GM’s threat to go bankrupt was real—only the $32 billion federal bailouts in 2008 and 2009 restored them to solvency. But despite the bailouts, and despite the obscenely large profits at GM now, the split between permanent workers remains. What makes it far worse is the company’s increasing use of temporary workers. Temp workers begin at half pay and without healthcare or other benefits, not to mention the widespread employment of subcontractors within the factory under yet other conditions.
The new contract does not dismantle that system; it chips away at the damaging divisions by shortening the time to four years for second-tier workers before they will receive the full wage and offering a path for workers, laboring for years as temps, to finally become permanent. But it does not restore what any union representing its workers should fight for: equal treatment for all union brothers and sisters. What will stop GM now from hiring even more temps, even with the antagonism of the rank and file, and what will the provision of giving the union a voice in hiring temps mean beyond legitimizing the temp’s second-class status?
Commentators included as “wins” for workers issues where they did not lose further ground. The contract kept workers’ contribution to healthcare at 3%. At the beginning of negotiations GM had demanded that workers pay more for their healthcare than the current 3% of wages. In the 2007 contract GM had established a separate fund for healthcare and benefit obligations that would be administered by the UAW. Petroleum companies accepting billions in annual subsidies from the U.S. Treasury and auto companies forcing bailouts have been skilled at supping at the public trough. Now workers rebel at getting a few crumbs while the bailed out companies are rolling in profits. Universal healthcare would sharply lower GM’s labor costs and increase the surplus value it squeezes out of its workers. But somehow, on this issue, GM is not outdoing Elizabeth Warren or Bernie Sanders in demanding Medicare For All.
GM is the Big 3 company most invested in factories in Mexico, expanding production in the last five years and even building its Cadillacs there while paying wages of under $3 an hour. It refused to budge on bringing production back to the U.S. This despite the fact that Japanese, Korean, German and other European automakers consider the wages for U.S. labor cheap enough to exploit. In fact, they now assemble more “foreign” cars in the U.S. than GM, Ford and Fiat Chrysler build. UAW negotiators raised the issue of returning production back to U.S. plants, or at least gaining guarantees that more production would not be moved out of the country. But they did not make those issues a deal-breaker.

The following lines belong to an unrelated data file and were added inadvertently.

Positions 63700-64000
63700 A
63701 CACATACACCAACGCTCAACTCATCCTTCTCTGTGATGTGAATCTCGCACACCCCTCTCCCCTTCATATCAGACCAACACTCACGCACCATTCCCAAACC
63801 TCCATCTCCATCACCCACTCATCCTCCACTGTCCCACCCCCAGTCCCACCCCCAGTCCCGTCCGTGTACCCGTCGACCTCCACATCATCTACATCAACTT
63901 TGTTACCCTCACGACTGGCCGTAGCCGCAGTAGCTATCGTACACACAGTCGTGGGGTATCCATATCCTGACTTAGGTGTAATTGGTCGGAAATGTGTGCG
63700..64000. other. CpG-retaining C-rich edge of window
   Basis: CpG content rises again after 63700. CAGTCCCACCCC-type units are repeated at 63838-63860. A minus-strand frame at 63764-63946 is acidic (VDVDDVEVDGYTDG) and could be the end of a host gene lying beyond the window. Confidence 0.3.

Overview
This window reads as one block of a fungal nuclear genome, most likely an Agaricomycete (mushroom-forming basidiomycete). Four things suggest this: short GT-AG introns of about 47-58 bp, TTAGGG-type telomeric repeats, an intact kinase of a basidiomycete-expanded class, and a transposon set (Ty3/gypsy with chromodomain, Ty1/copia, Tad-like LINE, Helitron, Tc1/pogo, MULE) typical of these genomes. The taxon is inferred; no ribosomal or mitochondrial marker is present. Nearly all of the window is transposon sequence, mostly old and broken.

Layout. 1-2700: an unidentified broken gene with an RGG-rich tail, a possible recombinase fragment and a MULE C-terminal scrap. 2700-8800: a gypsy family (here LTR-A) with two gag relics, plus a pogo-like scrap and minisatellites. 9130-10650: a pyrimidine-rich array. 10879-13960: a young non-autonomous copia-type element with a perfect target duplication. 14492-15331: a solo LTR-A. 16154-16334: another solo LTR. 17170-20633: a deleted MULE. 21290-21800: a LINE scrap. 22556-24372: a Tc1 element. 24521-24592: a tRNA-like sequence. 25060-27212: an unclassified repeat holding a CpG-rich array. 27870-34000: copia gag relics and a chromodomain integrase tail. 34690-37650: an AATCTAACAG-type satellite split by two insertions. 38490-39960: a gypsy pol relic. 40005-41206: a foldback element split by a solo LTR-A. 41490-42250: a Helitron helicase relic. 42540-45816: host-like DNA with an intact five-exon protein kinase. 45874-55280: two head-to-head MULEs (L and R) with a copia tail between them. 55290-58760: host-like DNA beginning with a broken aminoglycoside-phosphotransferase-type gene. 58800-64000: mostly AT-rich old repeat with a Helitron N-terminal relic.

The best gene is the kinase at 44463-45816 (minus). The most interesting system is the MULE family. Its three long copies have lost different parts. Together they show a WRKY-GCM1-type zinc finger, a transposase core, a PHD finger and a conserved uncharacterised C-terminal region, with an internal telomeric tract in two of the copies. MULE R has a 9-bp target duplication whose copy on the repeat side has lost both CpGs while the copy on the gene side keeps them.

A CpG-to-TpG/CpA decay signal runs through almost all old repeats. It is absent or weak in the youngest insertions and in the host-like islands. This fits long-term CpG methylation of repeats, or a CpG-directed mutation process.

Instead the UAW appeared to work with GM to craft an agreement with just enough in it for ratification from the rank and file. Workers who had spent almost five weeks on the picket line, nearly all of it collecting just $250 in weekly strike benefits did ratify it, 57% to 43%. The big carrot is the ratification bonus of $11,000 for permanent workers and $4,500 for temps. The full hourly wage is raised to $32.32, with 3% raises in the first and third years, and lump sum payments in the other years.
ORGANIZING IN THE SOUTH
By tradition this GM contract would be the model for contracts with Ford and Fiat Chrysler. But beyond that, some workers campaigning for union representation in foreign-owned auto plants in the South are counting on this strike to energize their fellow workers. Even with some striking GM workers openly suspicious about the kind of contract union bureaucrats would return, and with UAW President Gary Jones under the cloud of an FBI raid of his home, the strength of 49,000 workers speaking out on the picket lines might be an inspiration.
The failure of the UAW in its announced policy in the 1950s and 1960s of union organizing in the South, which News & Letters Founding Editor Charles Denby attributed to the failure to confront racism, has had consequences in the number of non-union auto plants today. Likewise, the working class in Detroit and Flint and Hermosillo, Mexico and Shanghai, all are opposing a common enemy. A common enemy calls for acts of solidarity across regions and across borders.